This is what my clay work looked like after it was “baked” and glazed.

Windmills of Your Mind

After we had our fun with the clay molds like kids with playdough, we were herded back into our assigned vehicle. Cesar got into the driver’s seat, Wowie rode shotgun while I stayed at the back. We drove to Hillbarn, a restaurant with a large windmill at its façade, and were treated to a sumptuous lunch. We joked that our friends at Volkswagen Philippines were trying to fatten us up so we could really test the suspension and handling characteristics of the T-Cross. We also joked that the extra weight we gained during the day would be useful as extra ballast to improve the fuel mileage when driving down back to the lowlands.

We took a beauty shot of the Volkswagen T-Cross with the Hillbarn windmill as the backdrop.

Because my 83-year-old Mama, who was at the hospital recovering from a hip replacement surgery, asked me to buy her some buko (coconut) pie, I had to leave our T-Cross convoy and ride with Louie Ramirez to a pie shop along the highway. Nevertheless, we caught up with the convoy somewhere near the South Luzon Expressway (SLEX) and then regrouped back at AC Motors Centrale in BGC, where they prepared… you guessed it… another meal. (I think I gained 10 kilos that day!) After a quick bite, I took some photos of the outdoorsy T-Cross they had on display at the showroom before I thanked our friends at Volkswagen Philippines and bid everyone adieu.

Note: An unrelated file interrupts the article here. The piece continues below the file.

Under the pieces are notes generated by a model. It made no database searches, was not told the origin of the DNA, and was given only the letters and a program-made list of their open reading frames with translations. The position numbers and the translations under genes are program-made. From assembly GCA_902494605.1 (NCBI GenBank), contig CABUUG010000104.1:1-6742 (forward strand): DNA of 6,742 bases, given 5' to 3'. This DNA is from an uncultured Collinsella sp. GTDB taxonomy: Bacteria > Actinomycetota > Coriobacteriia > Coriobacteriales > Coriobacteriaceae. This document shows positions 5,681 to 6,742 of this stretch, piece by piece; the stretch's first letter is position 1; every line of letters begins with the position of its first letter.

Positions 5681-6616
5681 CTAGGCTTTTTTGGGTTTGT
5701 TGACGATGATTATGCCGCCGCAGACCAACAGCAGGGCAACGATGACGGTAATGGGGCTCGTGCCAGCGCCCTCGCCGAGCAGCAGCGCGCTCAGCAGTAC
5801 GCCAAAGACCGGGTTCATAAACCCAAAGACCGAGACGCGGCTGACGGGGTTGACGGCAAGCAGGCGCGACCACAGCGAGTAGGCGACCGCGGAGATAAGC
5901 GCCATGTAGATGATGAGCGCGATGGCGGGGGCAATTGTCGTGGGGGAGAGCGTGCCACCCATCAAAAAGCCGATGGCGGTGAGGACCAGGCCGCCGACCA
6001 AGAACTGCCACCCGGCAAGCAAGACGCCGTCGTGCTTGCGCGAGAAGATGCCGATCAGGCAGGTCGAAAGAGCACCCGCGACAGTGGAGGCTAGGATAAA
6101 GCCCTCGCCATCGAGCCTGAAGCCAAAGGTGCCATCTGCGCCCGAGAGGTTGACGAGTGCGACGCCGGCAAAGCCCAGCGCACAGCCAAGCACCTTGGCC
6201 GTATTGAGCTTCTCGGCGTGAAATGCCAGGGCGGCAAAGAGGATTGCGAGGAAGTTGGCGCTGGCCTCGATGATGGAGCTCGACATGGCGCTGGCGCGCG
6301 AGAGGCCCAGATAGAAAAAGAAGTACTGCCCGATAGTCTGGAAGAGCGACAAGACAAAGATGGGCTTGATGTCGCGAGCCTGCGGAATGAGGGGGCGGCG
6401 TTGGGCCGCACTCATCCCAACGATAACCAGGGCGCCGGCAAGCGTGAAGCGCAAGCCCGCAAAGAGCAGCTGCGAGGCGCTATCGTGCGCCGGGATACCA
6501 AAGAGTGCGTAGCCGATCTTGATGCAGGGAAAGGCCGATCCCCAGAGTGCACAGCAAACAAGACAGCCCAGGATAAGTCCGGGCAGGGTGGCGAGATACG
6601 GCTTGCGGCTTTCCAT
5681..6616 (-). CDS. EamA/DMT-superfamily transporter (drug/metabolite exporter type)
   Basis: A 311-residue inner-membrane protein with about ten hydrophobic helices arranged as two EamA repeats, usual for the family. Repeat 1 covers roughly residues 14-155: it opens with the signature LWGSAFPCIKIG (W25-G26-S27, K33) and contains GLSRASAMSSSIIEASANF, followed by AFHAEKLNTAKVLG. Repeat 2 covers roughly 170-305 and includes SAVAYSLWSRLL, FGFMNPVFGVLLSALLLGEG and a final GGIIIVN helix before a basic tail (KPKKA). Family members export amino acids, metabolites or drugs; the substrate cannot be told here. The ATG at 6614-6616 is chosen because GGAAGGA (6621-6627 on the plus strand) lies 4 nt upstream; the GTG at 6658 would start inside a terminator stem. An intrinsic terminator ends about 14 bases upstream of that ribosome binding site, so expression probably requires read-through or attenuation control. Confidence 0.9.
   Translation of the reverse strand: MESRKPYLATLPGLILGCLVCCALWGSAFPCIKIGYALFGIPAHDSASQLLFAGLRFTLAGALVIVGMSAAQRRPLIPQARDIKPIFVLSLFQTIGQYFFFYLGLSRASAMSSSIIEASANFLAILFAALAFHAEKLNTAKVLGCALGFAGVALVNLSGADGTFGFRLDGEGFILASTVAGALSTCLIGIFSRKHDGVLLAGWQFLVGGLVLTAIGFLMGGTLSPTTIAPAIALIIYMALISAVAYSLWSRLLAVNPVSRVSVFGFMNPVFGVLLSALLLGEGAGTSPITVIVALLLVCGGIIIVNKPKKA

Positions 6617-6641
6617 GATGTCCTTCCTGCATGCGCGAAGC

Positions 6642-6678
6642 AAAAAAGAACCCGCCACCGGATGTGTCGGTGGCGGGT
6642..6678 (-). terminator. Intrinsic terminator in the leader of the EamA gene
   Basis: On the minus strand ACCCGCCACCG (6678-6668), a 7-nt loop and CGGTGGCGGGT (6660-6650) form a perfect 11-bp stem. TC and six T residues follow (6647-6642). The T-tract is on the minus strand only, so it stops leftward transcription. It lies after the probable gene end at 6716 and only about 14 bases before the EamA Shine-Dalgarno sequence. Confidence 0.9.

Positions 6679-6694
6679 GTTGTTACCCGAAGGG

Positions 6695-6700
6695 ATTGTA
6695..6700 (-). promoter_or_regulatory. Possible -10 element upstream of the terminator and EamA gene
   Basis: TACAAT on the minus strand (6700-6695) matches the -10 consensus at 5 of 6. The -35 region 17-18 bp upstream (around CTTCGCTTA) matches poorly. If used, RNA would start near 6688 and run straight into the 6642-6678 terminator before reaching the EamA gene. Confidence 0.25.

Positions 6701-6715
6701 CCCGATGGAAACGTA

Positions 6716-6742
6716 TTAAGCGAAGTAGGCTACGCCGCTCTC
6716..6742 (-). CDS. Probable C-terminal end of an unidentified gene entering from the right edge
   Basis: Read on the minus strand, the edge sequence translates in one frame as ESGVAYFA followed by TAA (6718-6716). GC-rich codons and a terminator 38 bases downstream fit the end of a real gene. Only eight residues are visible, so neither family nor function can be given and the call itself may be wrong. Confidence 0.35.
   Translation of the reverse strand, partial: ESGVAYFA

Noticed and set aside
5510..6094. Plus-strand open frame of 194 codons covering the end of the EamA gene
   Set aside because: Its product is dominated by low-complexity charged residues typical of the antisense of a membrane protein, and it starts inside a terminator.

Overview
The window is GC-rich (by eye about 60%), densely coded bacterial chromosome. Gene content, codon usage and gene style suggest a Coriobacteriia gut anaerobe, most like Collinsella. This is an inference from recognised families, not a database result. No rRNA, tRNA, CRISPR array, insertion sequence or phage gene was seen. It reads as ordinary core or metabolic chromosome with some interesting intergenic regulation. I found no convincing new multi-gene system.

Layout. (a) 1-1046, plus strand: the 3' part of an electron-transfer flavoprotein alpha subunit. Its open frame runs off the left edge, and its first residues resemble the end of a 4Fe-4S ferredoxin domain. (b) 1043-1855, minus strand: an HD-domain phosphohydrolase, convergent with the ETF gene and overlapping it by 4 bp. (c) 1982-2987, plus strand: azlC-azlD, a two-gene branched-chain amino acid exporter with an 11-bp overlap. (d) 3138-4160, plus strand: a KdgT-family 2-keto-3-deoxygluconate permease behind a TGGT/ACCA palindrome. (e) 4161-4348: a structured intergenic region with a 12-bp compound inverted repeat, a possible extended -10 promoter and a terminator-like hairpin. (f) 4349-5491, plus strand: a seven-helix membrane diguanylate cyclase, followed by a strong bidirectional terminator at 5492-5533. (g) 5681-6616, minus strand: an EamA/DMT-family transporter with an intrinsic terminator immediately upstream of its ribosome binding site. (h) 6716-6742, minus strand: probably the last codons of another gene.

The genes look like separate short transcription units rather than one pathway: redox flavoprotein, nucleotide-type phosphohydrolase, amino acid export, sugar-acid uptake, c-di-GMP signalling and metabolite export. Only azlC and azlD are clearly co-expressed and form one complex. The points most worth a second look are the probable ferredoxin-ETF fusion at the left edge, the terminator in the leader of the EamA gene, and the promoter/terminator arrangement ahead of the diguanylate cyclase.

AC Motor Centrale displayed a T-Cross with a roof-mounted tent that you can go glamor-camping (glamping) in the great outdoors with.

On the drive home in my car, I cannot help but marvel at the motoring lifestyle that I just experienced with the T-Cross. The 4-door sedan that I was driving suddenly felt less exciting unlike the “cool” Volkswagen crossover that I was riding in earlier. Perhaps, it was the fun and creative activities of the day, or perhaps it was its versatility, but one thing is for sure – the Volkswagen T-Cross is “More Than One Thing” for those who are lucky enough to own and drive one.

Prices for the 2023 Volkswagen T-Cross starts at PhP1,340,000. Colors available include Tribu Yellow, Syringa Violet, Romance Red, Moonstone Grey, Makena Turquoise, and Pure White. Volkswagen Service Advantage makes maintaining your T-Cross easier with once-a-year or 10,000-kilometer periodic maintenance service (PMS); 100,000 kilometers or 3-year warranty coverage program (whichever comes first), 3-month stock on parts, enhancements in service quality via Express Service, and free 24/7 Emergency Roadside Assistance (ERA). Volkswagen Philippines ensures that only technicians mentored by globally certified trainers, and backed by on-site and virtual diagnostic technical support, look after your T-Cross. Keep your Volkswagen running like a Volkswagen.”